Soft-Boiled Egg, Red Pesto Bread Soldiers Recipe

Oeuf à la Coque, Mouillettes Rouges

The Oeuf à la Coque: one of the simplest pleasures in life.

It is the easiest thing to make — although, believe it or not, I have to ask Maxence every time how long the egg should be boiled for — and conveniently single-serving if you want it to be.

It is fun to crack and pop its little hat open, and it is also the best companion to a few mouillettes. Mouillettes? Yes, those little fingers of toasted bread, a small set of edible cutlery with which to stir, mop and thoroughly enjoy the inside of your egg.

Mouillettes are traditionally spread with butter (preferably salted), but the concept is more than open to variations, and you should absolutely feel free to dress your mouillettes with whatever apparel strikes your fancy. Eggs are such easy-to-please, lenient little fellows.

The Oeuf à la Coque is also, undoubtedly, the king of egg dishes. I mean, what other egg dish requires the use of its own little throne, the royal coquetier, giving me the occasion and joy of whipping out my designer egg cup, complete with matching spoon and integrated salt dispenser?

Have you tried this? Share your pics on Instagram!

Please tag your pictures with #cnzrecipes. I'll share my favorites!

Soft-Boiled Egg, Red Pesto Bread Fingers Recipe

Prep Time: 5 minutes

Cook Time: 4 minutes

Total Time: 10 minutes

Serves 1.

Soft-Boiled Egg, Red Pesto Bread Fingers Recipe


  • 1 tablespoon sundried tomato pesto
  • 1 slice of sandwich bread
  • 1 egg, preferably at room temperature
  • Fine sea salt
  • Freshly ground pepper


  1. Bring water to a slow boil in a saucepan. Gently lower the egg into the water. Count 4 minutes ("Quatre minutes, c'est bien ça, Maxence?"), then remove the egg from the water with a slotted spoon.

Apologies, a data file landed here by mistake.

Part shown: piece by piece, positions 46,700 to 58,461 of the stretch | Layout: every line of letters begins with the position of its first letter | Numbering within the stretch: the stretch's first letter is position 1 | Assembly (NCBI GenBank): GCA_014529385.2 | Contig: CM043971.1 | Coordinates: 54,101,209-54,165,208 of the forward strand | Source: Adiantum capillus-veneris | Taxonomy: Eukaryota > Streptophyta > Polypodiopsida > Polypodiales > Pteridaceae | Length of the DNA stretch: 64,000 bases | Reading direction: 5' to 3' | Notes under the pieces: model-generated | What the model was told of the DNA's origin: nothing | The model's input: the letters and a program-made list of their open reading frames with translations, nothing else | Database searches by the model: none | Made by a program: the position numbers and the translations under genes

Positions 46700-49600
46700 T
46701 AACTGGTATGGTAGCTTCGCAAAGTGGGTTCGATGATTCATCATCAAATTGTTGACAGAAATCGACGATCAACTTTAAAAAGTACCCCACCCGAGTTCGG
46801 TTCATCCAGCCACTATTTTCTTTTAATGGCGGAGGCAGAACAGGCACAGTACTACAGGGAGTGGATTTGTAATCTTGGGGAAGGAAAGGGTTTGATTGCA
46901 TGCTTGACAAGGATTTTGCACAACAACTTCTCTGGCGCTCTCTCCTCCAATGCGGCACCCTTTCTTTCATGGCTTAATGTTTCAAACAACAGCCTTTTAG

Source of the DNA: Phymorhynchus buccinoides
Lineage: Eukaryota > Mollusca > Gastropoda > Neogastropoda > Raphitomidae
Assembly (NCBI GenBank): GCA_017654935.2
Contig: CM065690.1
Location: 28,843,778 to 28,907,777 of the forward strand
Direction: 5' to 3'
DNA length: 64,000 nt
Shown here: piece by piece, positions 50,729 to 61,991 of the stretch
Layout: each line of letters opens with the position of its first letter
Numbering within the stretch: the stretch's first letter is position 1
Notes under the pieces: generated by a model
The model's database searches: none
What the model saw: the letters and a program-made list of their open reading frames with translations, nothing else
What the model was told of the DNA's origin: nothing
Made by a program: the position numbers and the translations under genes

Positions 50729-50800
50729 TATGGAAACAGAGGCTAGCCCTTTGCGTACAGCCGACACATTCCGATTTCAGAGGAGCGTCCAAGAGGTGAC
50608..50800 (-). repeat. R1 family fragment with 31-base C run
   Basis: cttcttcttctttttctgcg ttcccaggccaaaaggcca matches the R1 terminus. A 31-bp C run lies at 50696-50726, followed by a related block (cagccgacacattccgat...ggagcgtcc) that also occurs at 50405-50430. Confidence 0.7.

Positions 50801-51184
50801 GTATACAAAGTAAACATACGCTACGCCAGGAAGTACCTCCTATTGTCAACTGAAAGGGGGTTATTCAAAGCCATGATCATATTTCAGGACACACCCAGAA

2. In the meantime, toast the slice of bread, and spread it generously with red pesto. Cut the slice of bread into fingers, thin enough to be easily inserted into the egg, but large enough to stay upright.
  3. Sit the egg snugly into an egg cup, tap it gently all around the top with a knife, then slice off the hat that you have thus loosened.
  4. Sprinkle salt and pepper onto the inside of the hat and into the egg.
  5. Scrape out the inside of the hat with a spoon, and eat that first.
  6. Take one of your mouillettes, dip it in, and eat the yolk-coated end. Repeat until all mouillettes have given up the fight.
  7. Go back to your good old spoon, and scoop out the remaining bits of egg white that line the shell. Enjoy the unique sensation of that spoon scraping against the shell.
  8. Smack your lips and put the empty hat into the empty egg shell, for good luck.
Tagged: , ,

Get the newsletter

Receive FREE email updates with all the latest recipes, plus exclusive inspiration and Paris tips. You can also choose to be notified when a new post is published.

View the latest edition of the newsletter.